From Windows 8.1 to Surface 2 and beyond: What Microsoft’s ecosystem needs to thrive
By Mark Hachman
PCWorldOct 22, 2013 3:30 am PDT
Microsoft’s Surface 2 tablets finally go on sale today—so it’s a good time to begin thinking about the real impact these devices will have on the greater Microsoft ecosystem. Indeed, ever since the tablets were introduced in late September, most people have been thinking about them the wrong way—the old way, considering them in isolation rather than as individual members of a cohesive team.
In fact, though, Surface 2 and Surface Pro 2 are elements of a greater plan that includes Windows, Windows Phone, Office, the cloud, and enterprise products. All of them work together to move Microsoft’s ball down the field. So let’s look at each product from that perspective—and explore the areas where each Microsoft product line needs to improve.
The Windows OS—whether for consumer PCs, enterprise PCs, tablets, or servers—is the nexus of Microsoft’s new, unified ecosystem. It’s our entry point into SkyDrive, Xbox Music, Bing, and other services that play key roles in Microsoft’s grand scheme. Sure, in Windows 8.1, Microsoft added a number of features that make the OS easier to use. But even more important are the features that reinforce Microsoft’s goals for its greater ecosystem.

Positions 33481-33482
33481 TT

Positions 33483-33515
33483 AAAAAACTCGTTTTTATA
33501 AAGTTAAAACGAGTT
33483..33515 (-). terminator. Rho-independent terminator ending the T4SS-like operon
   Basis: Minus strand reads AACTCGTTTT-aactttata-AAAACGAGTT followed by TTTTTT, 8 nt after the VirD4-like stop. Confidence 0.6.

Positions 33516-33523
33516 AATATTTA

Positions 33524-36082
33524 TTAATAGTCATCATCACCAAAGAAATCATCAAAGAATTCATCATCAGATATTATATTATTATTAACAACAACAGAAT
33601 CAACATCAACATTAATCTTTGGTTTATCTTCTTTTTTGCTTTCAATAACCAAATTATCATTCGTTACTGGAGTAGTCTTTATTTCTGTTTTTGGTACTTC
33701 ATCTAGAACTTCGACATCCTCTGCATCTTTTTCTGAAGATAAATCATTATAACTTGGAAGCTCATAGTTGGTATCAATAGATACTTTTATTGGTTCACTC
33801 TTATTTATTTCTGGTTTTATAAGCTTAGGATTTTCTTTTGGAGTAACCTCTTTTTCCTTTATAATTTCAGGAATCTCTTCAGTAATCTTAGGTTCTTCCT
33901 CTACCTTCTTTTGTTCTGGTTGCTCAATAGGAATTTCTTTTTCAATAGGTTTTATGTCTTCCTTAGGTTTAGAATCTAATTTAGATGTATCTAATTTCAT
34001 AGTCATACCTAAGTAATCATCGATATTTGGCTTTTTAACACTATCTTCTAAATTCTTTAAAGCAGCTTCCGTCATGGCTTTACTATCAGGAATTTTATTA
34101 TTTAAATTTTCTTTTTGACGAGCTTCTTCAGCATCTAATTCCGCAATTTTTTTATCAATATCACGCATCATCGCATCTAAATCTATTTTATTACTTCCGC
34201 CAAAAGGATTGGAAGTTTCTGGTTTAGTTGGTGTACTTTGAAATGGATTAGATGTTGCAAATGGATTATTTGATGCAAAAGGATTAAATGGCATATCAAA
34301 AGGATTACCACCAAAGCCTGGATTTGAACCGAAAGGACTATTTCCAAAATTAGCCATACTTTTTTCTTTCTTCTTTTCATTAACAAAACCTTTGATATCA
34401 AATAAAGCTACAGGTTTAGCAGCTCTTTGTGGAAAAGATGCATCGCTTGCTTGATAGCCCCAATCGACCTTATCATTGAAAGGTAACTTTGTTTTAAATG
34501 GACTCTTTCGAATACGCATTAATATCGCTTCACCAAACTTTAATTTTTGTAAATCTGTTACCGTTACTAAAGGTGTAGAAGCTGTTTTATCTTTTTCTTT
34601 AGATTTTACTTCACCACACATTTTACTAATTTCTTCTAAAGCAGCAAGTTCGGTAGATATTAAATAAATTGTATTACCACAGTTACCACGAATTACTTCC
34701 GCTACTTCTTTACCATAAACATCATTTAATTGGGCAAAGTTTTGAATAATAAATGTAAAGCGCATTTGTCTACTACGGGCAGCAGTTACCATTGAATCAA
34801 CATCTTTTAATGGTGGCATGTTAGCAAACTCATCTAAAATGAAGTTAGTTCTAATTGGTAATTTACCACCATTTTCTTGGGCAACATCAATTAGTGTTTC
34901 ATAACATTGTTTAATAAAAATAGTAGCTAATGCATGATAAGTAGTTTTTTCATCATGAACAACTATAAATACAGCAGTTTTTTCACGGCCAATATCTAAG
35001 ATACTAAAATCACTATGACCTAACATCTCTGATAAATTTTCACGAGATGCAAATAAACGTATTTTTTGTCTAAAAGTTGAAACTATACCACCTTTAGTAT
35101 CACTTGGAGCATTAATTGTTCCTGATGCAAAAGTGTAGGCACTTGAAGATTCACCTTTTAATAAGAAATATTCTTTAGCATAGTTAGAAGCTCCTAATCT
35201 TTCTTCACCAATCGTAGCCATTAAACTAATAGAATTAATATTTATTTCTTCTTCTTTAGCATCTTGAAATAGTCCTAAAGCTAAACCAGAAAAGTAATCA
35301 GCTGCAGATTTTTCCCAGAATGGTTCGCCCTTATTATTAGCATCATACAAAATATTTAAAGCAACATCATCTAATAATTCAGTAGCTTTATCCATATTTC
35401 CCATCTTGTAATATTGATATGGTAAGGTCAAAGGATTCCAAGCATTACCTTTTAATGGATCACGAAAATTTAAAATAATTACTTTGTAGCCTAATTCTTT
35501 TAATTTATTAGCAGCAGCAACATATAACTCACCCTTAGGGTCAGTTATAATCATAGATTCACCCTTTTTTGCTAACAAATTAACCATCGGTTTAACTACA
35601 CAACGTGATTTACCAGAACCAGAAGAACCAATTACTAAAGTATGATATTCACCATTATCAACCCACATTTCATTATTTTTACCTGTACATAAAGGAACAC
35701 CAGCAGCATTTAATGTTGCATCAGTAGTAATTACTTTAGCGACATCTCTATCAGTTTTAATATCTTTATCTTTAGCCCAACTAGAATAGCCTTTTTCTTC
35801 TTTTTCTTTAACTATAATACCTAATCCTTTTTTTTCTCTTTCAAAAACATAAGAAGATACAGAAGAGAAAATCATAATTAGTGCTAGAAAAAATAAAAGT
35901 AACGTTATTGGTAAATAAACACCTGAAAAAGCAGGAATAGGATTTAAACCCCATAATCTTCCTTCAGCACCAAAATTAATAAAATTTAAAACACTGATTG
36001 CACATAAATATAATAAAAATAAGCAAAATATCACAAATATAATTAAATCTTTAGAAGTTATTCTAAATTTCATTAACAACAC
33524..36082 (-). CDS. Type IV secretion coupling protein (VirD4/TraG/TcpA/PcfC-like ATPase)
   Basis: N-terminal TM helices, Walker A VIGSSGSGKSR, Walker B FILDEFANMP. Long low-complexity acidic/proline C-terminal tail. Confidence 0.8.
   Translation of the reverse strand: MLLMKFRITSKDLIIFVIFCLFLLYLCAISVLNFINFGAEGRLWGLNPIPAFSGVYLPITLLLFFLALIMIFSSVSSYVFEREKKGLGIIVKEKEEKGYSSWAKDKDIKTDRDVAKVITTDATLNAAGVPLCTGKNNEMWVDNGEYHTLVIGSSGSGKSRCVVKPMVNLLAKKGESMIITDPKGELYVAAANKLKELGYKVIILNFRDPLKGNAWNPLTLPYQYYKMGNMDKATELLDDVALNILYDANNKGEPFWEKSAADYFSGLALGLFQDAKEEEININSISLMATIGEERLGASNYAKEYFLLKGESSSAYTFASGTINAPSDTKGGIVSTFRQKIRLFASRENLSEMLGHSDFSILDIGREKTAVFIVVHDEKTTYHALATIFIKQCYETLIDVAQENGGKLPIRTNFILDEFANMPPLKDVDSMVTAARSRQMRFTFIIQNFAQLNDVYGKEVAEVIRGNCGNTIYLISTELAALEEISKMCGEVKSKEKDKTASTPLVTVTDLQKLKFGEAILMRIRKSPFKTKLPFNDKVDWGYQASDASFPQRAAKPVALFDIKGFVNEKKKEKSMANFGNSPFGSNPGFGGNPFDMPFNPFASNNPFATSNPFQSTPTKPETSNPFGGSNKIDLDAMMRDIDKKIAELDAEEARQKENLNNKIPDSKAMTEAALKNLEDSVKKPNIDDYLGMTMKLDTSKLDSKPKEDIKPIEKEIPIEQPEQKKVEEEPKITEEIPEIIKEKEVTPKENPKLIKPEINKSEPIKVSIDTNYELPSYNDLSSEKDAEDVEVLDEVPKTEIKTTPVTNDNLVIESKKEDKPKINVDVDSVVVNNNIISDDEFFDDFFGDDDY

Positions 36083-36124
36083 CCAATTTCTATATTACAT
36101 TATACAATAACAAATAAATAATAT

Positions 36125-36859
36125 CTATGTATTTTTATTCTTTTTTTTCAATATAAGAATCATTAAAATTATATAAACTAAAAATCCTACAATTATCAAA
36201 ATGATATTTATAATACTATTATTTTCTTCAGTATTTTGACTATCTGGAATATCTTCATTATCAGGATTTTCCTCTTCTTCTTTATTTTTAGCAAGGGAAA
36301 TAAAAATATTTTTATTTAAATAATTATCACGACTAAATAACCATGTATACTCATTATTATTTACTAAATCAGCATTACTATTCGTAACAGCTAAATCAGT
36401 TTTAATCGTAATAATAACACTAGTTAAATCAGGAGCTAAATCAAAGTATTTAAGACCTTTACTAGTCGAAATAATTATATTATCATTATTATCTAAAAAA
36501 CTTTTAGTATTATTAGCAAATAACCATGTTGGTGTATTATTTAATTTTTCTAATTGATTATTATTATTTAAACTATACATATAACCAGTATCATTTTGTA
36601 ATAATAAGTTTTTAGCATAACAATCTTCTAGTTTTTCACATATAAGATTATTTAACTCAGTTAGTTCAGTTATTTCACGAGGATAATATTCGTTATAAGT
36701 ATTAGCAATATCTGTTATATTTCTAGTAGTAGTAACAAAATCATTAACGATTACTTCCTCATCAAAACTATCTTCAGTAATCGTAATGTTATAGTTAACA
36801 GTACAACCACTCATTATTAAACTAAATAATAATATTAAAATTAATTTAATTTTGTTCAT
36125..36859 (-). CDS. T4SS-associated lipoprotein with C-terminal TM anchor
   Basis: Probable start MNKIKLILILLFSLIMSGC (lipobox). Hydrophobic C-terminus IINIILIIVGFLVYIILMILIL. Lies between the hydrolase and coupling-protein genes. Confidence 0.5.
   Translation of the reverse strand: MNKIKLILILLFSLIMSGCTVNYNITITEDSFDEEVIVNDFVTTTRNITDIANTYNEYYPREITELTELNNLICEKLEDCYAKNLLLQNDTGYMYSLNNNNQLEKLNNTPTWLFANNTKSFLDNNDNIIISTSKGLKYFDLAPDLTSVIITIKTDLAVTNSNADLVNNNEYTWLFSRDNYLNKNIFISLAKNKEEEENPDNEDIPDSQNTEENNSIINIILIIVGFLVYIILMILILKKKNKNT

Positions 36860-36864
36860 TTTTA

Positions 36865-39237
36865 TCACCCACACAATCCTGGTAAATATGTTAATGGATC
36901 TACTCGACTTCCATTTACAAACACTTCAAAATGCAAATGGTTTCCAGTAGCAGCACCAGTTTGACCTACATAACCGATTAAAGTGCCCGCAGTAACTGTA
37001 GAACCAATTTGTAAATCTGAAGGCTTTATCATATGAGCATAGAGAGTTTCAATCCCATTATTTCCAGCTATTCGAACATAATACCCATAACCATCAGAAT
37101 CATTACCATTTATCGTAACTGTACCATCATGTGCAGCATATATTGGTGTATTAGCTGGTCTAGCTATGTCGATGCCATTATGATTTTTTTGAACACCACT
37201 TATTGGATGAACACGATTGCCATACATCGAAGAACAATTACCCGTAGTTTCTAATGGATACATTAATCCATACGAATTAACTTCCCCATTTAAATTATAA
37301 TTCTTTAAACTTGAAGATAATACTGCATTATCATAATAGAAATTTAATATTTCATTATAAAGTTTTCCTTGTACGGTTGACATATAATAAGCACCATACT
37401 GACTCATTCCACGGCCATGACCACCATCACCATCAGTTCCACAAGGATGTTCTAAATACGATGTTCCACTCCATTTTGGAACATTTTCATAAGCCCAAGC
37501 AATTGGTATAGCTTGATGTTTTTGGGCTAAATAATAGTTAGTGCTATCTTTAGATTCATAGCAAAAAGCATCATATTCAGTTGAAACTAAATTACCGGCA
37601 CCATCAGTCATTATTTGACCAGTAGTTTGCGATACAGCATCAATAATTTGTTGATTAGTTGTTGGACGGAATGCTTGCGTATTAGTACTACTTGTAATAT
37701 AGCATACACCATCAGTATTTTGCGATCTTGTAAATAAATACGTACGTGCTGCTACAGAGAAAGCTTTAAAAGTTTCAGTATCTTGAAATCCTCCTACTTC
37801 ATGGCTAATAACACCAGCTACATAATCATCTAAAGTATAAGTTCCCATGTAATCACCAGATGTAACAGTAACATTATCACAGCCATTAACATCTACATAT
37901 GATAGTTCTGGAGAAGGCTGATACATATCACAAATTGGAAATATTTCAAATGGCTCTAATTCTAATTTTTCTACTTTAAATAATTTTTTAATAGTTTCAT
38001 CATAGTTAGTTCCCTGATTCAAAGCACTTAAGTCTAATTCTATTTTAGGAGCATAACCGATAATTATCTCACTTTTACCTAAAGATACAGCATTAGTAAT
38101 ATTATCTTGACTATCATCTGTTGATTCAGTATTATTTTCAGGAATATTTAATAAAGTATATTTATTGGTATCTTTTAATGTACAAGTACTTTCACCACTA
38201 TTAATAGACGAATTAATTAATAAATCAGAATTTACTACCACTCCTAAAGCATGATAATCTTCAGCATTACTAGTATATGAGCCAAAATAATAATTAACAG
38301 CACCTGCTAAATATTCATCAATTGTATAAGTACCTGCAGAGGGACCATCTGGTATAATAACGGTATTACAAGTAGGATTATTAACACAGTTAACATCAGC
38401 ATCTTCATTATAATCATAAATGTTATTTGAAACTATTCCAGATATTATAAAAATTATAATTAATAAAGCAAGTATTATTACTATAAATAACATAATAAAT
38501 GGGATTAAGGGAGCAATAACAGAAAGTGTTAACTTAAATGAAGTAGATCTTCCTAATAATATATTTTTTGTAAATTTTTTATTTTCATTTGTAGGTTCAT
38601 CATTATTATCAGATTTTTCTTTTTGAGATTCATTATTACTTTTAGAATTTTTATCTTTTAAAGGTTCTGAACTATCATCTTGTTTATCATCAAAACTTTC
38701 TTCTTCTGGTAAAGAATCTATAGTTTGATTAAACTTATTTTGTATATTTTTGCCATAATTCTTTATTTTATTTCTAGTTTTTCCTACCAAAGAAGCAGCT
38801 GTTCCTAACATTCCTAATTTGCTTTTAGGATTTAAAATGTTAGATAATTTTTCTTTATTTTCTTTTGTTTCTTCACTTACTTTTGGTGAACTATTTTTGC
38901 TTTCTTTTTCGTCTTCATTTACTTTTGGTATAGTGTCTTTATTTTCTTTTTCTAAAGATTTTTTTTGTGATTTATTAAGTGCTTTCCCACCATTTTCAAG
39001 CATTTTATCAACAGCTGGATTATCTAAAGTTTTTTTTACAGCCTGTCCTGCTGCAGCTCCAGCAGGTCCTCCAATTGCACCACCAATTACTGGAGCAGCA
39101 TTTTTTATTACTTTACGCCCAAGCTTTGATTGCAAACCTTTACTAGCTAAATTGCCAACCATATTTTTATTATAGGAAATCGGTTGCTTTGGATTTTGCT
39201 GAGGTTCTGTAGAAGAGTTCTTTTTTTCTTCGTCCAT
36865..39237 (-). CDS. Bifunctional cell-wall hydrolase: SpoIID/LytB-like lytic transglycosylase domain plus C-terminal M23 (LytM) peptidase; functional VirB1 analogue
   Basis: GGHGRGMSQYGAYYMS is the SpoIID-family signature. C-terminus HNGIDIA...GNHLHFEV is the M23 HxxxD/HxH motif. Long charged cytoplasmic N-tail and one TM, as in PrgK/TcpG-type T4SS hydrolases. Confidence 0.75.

When you’re playing with the new Windows 8.1 update, take a good look at the improved Mail app, which filters out spam posts Microsoft doesn’t want, and opens photos and Web pages within Microsoft’s dedicated apps. Notice, too, Bing’s new “smart search” feature, which crawls through local files and the Web—and cleverly conditions users to think of local files as being simply a cached version of the cloud.
Skype is now directly integrated into Windows as well, offering a path for the OS to become a full-fledged communications tool. And of course SkyDrive can intelligently sync all of your files in the cloud. It’s a savvy play on Microsoft’s part: When all your important data is backed up to the cloud—Microsoft’s cloud—you become increasingly locked in to using Microsoft’s services for everything.
So, that’s where Windows is today—but in what areas does Microsoft need to improve? Apps, apps, apps.